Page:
Absolutely not.  Understand that YOU pay a bill for the use of the Internet.   When you use Google, it is not Google that is transmitting for 'free' over the Internet.   Google is responding to an http **REQUEST** which you have initiated.  That request is something that you pay for the ability to perform.   Google's supposed "transmission" over the Internet is a response to that request.  

Internet backbone providers are attempting to double bill for this communication, and charge *both* parties.

Net neutrality is absolutely *not* theft.   The parties attempting to bill it as such are attempting to squeeze more profits from a system that already generates profits. 

 

 

rocker's picture

A+   Greed knows no limit. Anyone trying to control more of anything have money and monopoly written all over them.

It is like saying we trust CNBC for all our financial news if Comcast says theirs is the only one we should see.

Besides, taxpayers have actually paid for part of the infrastructure. Now some want to let them control what we see.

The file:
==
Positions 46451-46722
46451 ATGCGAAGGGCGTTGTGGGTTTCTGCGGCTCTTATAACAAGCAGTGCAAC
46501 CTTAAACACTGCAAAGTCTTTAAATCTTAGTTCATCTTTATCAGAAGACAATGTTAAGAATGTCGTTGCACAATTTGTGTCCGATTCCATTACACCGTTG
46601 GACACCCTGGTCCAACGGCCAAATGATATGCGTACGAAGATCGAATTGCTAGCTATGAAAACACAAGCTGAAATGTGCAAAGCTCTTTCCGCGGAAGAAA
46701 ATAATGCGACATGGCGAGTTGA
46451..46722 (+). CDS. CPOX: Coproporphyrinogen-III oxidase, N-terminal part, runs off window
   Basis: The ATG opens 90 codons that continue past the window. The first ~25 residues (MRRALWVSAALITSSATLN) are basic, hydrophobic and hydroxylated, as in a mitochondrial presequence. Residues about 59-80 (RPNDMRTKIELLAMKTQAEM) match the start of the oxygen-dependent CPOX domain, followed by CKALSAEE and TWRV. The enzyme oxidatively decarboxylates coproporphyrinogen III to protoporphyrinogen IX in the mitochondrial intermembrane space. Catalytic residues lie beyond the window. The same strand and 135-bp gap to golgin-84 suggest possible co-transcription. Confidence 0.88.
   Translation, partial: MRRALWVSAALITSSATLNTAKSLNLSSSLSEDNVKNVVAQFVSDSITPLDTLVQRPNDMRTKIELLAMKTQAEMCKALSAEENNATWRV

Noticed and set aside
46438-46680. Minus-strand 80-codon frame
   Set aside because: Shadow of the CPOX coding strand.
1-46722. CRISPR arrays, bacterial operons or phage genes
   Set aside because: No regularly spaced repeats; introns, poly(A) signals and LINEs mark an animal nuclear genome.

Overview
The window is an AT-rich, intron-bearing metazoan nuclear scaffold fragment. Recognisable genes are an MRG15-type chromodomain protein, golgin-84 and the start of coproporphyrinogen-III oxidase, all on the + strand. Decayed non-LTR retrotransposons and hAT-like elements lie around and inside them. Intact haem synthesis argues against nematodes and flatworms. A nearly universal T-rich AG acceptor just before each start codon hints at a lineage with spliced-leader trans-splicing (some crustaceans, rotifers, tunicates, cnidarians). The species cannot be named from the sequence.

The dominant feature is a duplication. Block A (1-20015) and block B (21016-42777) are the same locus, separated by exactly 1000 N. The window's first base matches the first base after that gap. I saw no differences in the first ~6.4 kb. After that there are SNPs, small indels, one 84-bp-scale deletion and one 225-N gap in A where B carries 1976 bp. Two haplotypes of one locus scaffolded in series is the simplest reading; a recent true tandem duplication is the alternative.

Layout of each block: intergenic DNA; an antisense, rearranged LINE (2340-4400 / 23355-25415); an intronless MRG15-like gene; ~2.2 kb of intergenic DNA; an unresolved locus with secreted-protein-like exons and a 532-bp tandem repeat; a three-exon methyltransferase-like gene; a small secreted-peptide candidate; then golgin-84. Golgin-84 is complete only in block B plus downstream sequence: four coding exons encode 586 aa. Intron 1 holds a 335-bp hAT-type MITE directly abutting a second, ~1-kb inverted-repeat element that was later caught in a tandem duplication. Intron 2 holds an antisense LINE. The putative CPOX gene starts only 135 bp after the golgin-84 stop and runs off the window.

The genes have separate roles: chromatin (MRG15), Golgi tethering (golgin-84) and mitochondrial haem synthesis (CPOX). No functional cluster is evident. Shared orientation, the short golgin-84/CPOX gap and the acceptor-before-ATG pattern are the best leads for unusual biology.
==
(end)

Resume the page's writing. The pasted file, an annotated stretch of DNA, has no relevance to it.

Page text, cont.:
Another simply point, Republicans always take the side of big business, that in itself should be a warning to the end user.  Do you want competition or a open market.  Even ZH should have concerns if anybody gets control over any media.

gringo28's picture

you are paranoid. allowing the owners of the transmission lines to charge more for better service is not a freedom of speech issue. it's not even close and the fact is cable companies have enough problems in front of them. have you used cable lately in the early evening hours when the Moron Family comes home to stream TMZ and the Stupid Human series on youtube? It's a crawl because the pipes are clogged. The future is wi-max and it will be deep and wide. Competition will take care of shoddy service and bad pricing but putting a bunch of DC hacks in charge of picking winners is about as smart as sticking a lit match in your ear.